You can test this premise by running Get-Command.

PS C:\ps-test> Get-Command Get-ScheduledJob

 

CommandType   Name                        ModuleName

-----------   ----                        ----------

Function    Get-ScheduledJob                  PSScheduledJob

You can run a command from the local module. The module-qualified name of the cmdlet does not help, because the modules have the same name. But you can use the command type to distinguish the commands.

PS C:\> &(Get-Command Get-ScheduledJob -Module PSScheduledJob -CommandType Cmdlet)

However, this trick does not work when the module exports a function.

Using implicit remoting to manage non-Windows computers

I've saved the best part for last. In Windows PowerShell 3.0, you can create a CIM session on a computer that does not have Windows PowerShell or does not have Windows PowerShell remoting enabled. You can even create a CIM session on a computer that is not running Windows if it is standards-based and WMI-compatible.

After you have a CIM session, you can use the CIMSession parameter of Import-Module to import CIM modules from the remote computer to the local computer. When you run the commands from the module in the CIM session, it gets and sets data on the remote computer.

This is really a different topic, but you can see the potential.

~June

Thank you, June!

I invite you to follow me on Twitter and Facebook. If you have any questions, send email to me at scripter@microsoft.com, or post your questions on the Official Scripting Guys Forum. See you tomorrow. Until then, peace.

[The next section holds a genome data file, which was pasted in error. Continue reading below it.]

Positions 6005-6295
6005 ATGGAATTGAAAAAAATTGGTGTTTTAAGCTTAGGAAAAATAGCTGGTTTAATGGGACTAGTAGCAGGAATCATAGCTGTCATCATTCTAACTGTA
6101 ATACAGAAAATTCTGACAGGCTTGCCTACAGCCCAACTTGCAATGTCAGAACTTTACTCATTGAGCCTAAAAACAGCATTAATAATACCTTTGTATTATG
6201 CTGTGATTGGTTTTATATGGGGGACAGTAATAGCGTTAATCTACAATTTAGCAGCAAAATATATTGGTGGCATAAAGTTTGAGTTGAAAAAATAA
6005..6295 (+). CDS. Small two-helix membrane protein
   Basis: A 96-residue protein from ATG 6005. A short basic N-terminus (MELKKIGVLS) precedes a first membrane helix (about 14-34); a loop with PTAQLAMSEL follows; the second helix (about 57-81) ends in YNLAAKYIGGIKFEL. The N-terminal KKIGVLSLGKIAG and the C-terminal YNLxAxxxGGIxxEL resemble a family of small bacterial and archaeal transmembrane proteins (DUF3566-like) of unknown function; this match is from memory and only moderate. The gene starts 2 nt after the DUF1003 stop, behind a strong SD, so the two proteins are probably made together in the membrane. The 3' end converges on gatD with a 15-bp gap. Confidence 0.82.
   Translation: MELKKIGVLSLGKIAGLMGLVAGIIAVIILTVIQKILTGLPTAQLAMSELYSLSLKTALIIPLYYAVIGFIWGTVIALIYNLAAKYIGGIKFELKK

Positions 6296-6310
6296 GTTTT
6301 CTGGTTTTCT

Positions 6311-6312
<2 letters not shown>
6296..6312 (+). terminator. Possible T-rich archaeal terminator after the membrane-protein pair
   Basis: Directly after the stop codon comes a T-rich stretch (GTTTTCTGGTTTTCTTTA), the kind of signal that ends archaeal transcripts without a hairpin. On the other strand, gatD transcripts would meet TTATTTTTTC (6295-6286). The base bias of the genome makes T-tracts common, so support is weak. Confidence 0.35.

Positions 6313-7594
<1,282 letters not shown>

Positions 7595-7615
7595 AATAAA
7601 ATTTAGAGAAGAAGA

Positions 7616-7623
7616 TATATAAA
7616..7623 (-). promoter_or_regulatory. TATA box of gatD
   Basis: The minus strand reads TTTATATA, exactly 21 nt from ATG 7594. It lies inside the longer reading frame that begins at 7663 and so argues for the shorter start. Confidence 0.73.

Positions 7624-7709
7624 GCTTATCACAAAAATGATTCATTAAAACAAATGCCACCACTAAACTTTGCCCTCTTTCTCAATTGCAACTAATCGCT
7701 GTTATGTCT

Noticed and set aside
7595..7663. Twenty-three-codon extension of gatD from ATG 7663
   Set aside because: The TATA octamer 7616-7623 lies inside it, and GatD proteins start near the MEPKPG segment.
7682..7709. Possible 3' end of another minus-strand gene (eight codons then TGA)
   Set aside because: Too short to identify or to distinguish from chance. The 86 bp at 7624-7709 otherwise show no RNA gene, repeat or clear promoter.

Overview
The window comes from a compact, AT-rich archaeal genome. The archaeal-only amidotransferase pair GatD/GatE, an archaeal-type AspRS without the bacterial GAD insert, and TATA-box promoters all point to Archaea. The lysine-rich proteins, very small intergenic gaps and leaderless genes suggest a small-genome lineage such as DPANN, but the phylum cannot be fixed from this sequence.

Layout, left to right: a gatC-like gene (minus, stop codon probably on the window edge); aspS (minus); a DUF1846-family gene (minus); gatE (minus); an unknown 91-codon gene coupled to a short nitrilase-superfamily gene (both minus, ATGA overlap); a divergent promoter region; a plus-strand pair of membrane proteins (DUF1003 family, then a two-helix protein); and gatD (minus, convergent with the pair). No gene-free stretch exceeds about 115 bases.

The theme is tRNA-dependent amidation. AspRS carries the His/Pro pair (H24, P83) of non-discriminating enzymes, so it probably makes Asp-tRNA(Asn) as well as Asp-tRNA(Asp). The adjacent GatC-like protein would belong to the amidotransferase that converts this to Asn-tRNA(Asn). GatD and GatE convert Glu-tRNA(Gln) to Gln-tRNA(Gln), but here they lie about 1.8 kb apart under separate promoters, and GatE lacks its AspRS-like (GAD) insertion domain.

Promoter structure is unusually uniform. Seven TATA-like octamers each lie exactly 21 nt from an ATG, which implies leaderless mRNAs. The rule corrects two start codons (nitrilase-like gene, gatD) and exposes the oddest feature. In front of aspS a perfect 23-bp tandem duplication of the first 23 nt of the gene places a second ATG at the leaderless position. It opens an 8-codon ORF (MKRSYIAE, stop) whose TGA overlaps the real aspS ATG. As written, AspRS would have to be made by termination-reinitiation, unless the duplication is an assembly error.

Ed Wilson, Microsoft Scripting Guy

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  • Thanks, Ed. It's always fun. Tweet me a topic and I'll do it again: @juneb_get_help.

  • This will clearly require some time to study thoroughly.

    Thank you Ed, June

  • Take your time, jrv. Ed and I will monitor this page for questions. You can also tweet me questions: @juneb_get_help.

  • @juneB

    It won't take that long but the article is worth reading quietly instead of on-the-fly like a usually do since you have taken a slightly different path through the minefield.  

    Is June 'B' for June Bee or Junebug?  Maybe its a "blend"...

    Thanks again;)

  • Is it mandatory that the remote machines(destination) should have Powershell 3.0 installed for these PSScheduledJob module functions to work remotely?

  • Good article, still deciding how I can best use it for my client. However I might have spotted a typo. "But there's another way to run commands on a remote computer. Look at this command sequence: PS C:\> $s = New-PSSession -ComputerName Server01 PS C:\> Import-Module -Session $s -Name MS" I think that should have read "Import-Module -PSSession $s".... Feel free to shoot me down if I'm wrong of course, but my source is the get-help SYNTAX section ... "-PSSession " ...! I did waste all of a minute figuring out why that command didn't work as posted... but thanks again for the article.